Do you remember the joy of shopping? That golden time when disposable trends weren't the only thing available; when hitting the shops was a social activity religiously conducted on a Saturday; and before sales assistants dismissed you with an air of condescending misery.
As the high street's standards – from quality to service - dropped, e-commerce became better and better. And so a lot of us abandoned hectic Saturdays at the shops for an evening on our laptops trawling through online stores. Then, a decade ago, when smartphones boomed, we realised we could shop anywhere and at any time – suddenly there was no need to do battle with queues, unflattering tat and rude sales staff.
However, there is one brand that wants to change our perspective of high street shopping – and we can attest that it's a persuasive force. Welcome Arket – the new fashion and lifestyle brand from the H&M Group which aims to revitalise shopping.
Its much-anticipated store, housed at 224 Regent Street, is filled with empty spaces. Tables are covered with individual items rather than piles of towering clothes. Racks are evenly spread out in shades of the same colour. Not all the shelves are filled and it feels very airy. There's a small café selling coffees and a selection of salads. It's almost like walking through an open-air market, which is precisely the point.
"We just felt that the challenge was to create a store that people really want to be in," Arket's creative director, Ulrika Bernhardtz, told us. "We wanted to create a breathing space, rather than filling the place out; traditional retailers often consider empty space as a lost opportunity. We always thought that the stores must offer something different to the online offering otherwise you might as well as shop online. The store has to have a different purpose."
The brand has no desire to fight its online counterpart; instead they work in tandem. Each style comes with a unique ID number, which shoppers can type in online to find pieces in the same material or that material in different styles. It means that if you buy a certain item and want to see if it's been restocked a year later, then you can. Essentially, Arket is a brand that has adapted to a modern shopping market.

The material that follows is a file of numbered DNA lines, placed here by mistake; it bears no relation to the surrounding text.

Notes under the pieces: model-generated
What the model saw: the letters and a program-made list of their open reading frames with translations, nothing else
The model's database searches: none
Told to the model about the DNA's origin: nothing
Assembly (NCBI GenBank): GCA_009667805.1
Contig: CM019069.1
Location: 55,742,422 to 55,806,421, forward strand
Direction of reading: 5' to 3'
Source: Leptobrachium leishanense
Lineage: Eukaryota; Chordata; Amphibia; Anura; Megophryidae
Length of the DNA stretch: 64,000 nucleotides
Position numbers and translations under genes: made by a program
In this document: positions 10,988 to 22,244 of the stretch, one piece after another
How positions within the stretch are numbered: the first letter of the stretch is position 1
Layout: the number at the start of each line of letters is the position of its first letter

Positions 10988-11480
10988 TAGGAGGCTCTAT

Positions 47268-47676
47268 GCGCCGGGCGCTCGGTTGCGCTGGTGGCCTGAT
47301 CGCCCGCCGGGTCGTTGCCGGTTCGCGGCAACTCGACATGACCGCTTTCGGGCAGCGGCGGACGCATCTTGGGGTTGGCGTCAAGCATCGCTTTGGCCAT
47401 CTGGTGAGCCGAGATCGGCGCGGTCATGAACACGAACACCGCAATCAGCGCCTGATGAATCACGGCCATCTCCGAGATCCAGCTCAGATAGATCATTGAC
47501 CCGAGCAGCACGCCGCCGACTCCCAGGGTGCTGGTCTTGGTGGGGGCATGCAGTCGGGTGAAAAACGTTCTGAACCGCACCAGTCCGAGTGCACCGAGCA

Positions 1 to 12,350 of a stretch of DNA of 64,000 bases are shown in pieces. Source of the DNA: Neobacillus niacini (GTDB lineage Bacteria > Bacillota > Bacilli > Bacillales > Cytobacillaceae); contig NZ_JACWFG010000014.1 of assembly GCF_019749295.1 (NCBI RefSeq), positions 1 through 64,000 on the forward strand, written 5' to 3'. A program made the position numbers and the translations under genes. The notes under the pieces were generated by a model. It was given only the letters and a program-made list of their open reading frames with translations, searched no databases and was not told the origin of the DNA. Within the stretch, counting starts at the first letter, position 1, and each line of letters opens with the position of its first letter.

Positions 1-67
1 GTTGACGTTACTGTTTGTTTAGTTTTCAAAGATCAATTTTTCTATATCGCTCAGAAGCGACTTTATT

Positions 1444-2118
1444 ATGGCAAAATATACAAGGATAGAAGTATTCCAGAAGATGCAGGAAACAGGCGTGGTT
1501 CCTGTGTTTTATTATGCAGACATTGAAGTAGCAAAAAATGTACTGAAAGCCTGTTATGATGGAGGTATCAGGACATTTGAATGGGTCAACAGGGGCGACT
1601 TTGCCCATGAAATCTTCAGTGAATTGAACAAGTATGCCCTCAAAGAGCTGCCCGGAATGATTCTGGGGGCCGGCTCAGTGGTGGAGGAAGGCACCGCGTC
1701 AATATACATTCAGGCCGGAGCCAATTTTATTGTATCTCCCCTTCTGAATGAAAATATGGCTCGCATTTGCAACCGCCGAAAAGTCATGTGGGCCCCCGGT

"Our woman knows her style and she wants to build a wardrobe with fewer pieces, but they need to be very versatile," says Bernhardtz. "She needs to find pieces that can be worn at different occasions – she thinks smart when it comes to her wardrobe. She wants quality. The real thing is this customer has higher demands and limited time – that's the common thread."
Arket has a very clear idea of who it is and who it's selling to. Spanning womenswear, menswear and childrenswear, its signatures are quality, simplicity and functionality. So far, so Scandi, but unlike its Scandi peers, the brand steers away from the boxy, minimalist shapes that a lot of women find difficult to wear. Silhouettes are flattering and fabrics are of a quality rarely found on the high street – from silk and recycled cashmere to Italian wool. Everything is very well-considered – T-shirts, for example, come in different weights of cotton because if we find a piece that we love, then a lot of us tend to buy a few of the same thing.
"We want to be a destination that goes behind apparel and addresses a very busy customer with higher demands," said Bernhardtz. "We have a broad yet curated assortment, so that the customer can be sure that each piece deserves its place on the shelves."
Having browsed those aforementioned shelves, this is certainly the case. From the perfect navy T-shirt to a classic peacoat and kitten heels, these are clothes that look and feel a lot more expensive than their price tag. It's a far cry from its sister brands H&M, Weekday and & Other Stories.
"We are less trend-driven and we want to build the ideal everyday uniform," explains Berhardtz when pressed on the differences between Arket and the other labels that fall under the H&M stable. "We believe the customer will have our pieces for a longer period of time – it's about longevity thinking. Our goal is to democratise quality and bring that to a broader audience. It's hard to do simple really well."
The brand will open its doors to the public on Friday. We'll see you there with one of its Arket's flat whites in hand.
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